The Bank for International Settlements (BIS) publishes statistics about the global financial system. The data is compiled in cooperation with central banks and other national authorities and provide information about financial stability. More information can be found on the BIS statistics website. Data exploration can be done either through the BIS Statistics Explorer, BIS Statistics Warehouse or by downloading the raw CSV formatted files. The last option is very interesting from an automation perspective, as it allows you to use your analysis tool of choice.
The following statistics can be downloaded from here:

  • Locational banking statistics
  • Consolidated banking statistics
  • Debt securities statistics
  • Credit to the non-financial sector
  • Debt service ratios for the private non-financial sector
  • Property prices: selected series
  • Property prices: long series
  • Effective exchange rate indices

As I’m exercising from time to time a bit with F#, I decided to write a Type Provider which i) extracts out of the CSV file the definition of the data ii) generates an abstraction layer which simplifies filtering on the file. The main advantages are:

  • Developer/research analyst analysis data through abstraction layer. No knowledge of CSV file parsing required.
  • The IDE provides syntax highlighting based on the definition extracted out of the CSV file. (The consumer does not need to know the dimension and codes by heart).
  • Compile time errors in case dimensions or codes which do not exist in the definition were used.
  • Simple but powerful way of filtering the data (observations).
  • One generic F# Type Provider for all above mentioned statistics.

The source code of the provider is available on GitHub and it’s currently in alpha state. There are some know issues but they don’t prevent you from browsing the “Property Prices”, “Locational Banking Statistics” and “Consolidated Banking Statistics” data as of the date of writing this blog post.
The following examples show how to utilize the BIS Type Provider.

Property Prices
I’ve downloaded the Property prices: long series CSV file as the structure of this data is very simple and perfect for this demo. Firstly (see code block below), the “PropertyPrice” type must be defined. By doing this, the BIS Type Provider analysis the CSV file and generates the PropertyPrice.ObservationFilter plus one type per dimension of the property price data. In this case the types “Frequency” and “Reference Area” were generated and each of them contains generated fields per dimension member.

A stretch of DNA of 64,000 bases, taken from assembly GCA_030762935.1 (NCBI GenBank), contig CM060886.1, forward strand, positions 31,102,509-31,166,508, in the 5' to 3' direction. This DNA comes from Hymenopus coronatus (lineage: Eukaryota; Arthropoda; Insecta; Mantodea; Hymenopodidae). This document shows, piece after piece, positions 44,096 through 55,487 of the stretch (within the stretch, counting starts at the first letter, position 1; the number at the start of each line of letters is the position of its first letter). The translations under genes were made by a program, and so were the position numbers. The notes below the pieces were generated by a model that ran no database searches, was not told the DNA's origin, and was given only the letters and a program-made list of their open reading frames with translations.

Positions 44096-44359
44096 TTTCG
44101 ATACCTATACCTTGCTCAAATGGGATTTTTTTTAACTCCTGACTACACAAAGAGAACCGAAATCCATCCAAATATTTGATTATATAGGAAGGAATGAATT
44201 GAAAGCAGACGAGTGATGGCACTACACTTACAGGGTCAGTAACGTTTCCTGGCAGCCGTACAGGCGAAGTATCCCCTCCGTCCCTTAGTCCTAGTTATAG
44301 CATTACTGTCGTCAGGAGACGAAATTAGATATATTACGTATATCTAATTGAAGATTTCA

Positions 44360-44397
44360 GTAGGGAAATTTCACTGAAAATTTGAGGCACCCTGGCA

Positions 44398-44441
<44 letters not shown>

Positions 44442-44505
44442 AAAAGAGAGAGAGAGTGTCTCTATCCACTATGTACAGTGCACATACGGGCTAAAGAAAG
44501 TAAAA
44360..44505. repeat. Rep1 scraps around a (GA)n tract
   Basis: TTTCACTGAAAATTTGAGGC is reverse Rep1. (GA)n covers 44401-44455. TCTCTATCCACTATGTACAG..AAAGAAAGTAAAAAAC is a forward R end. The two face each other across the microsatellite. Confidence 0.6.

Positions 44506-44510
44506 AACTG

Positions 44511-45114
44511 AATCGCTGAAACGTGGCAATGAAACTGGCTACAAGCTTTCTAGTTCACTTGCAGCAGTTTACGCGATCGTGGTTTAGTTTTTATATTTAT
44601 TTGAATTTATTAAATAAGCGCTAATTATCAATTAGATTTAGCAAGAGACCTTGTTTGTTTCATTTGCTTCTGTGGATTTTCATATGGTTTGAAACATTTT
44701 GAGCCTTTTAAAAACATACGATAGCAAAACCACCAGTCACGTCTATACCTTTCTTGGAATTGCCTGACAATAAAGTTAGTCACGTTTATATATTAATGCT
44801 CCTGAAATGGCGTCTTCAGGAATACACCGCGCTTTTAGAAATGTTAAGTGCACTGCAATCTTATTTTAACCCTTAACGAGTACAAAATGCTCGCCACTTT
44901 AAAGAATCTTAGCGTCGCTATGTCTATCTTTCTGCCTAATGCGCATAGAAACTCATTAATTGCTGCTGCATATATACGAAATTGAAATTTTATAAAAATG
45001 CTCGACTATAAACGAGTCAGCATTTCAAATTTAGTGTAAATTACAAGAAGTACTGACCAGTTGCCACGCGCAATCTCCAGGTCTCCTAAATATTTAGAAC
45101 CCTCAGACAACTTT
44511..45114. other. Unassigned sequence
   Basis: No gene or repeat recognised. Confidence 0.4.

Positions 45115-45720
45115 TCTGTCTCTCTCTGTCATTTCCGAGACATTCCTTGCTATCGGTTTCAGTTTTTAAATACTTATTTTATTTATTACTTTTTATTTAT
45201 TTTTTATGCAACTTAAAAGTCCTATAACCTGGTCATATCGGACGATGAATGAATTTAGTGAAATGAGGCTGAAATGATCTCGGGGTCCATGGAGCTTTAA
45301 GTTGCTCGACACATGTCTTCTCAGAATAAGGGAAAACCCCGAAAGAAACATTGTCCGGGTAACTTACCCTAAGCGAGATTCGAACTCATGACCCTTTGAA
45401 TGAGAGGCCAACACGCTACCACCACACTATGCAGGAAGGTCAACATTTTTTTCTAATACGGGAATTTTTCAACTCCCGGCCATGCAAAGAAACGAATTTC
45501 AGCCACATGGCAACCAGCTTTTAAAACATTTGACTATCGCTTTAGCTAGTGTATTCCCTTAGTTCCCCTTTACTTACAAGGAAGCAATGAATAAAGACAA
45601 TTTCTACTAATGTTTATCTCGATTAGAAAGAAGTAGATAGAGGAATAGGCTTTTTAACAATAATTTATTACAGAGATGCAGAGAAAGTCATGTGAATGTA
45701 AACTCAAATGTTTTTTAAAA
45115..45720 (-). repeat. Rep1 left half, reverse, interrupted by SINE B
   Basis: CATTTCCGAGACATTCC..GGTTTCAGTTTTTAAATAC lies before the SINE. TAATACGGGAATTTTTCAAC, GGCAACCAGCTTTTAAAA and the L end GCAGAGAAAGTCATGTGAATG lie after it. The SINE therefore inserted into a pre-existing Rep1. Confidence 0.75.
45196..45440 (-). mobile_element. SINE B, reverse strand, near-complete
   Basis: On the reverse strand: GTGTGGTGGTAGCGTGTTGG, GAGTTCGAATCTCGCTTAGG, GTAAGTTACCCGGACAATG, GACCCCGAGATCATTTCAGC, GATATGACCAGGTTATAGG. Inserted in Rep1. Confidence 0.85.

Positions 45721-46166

As shown in the picture below, the definition of the data has been reflected in the code. With this, we have full IntelliSense support and compile-time checks!

Property Price - Reference Data dimension

Property Price – Reference Data dimension

It requires only 3-4 lines of code to filter out a certain observation out of the data. The last part of the code builds up a line chart for the data we were looking for. I’m using the FSharp.Charting for the visualization.

open System
open System.Linq
open System.Collections.Generic

open Bis
open FSharp.Charting

type PropertyPrice = Dataset<"C:/full_BIS_LONG_PP_csv.csv">

let main argv = 
    // Create filter
    let filter = new PropertyPrice.ObservationFilter()

    // Define criteria
    filter.``Reference area`` <- [ PropertyPrice.``Reference area``.``CH:Switzerland`` ]

    // Apply filter and plot
        |> (fun o -> 
                            |> Map.filter (fun k v -> v.IsSome)
                            |> (fun k v -> v.Value)
                            |> Map.toSeq
                            |> (fun x -> Chart.Line(x, Name = o.key)))
        |> Chart.Combine
        |> Chart.WithLegend(true, Title="Switzerland property prices")
        |> Chart.Show 

And this is the output of this code.

Property Prices - Switzerland

Property Prices – Switzerland

Consolidated Banking Statistics (CBS)
Let’s go one step further and analyse data of a much more complex dataset. The CBS file contains much more records and dimensions than the property prices. The following piece of code looks up a certain observation between Switzerland and Bahamas + Singapore and plots the outcome in a chart. Same as for the previous example, the CSV file was analysed by the BIS Type Provider and relevant types were generated. And again, we have full IntelliSense support as the properties on the “filter” and also the members under “Cbs” exist in code.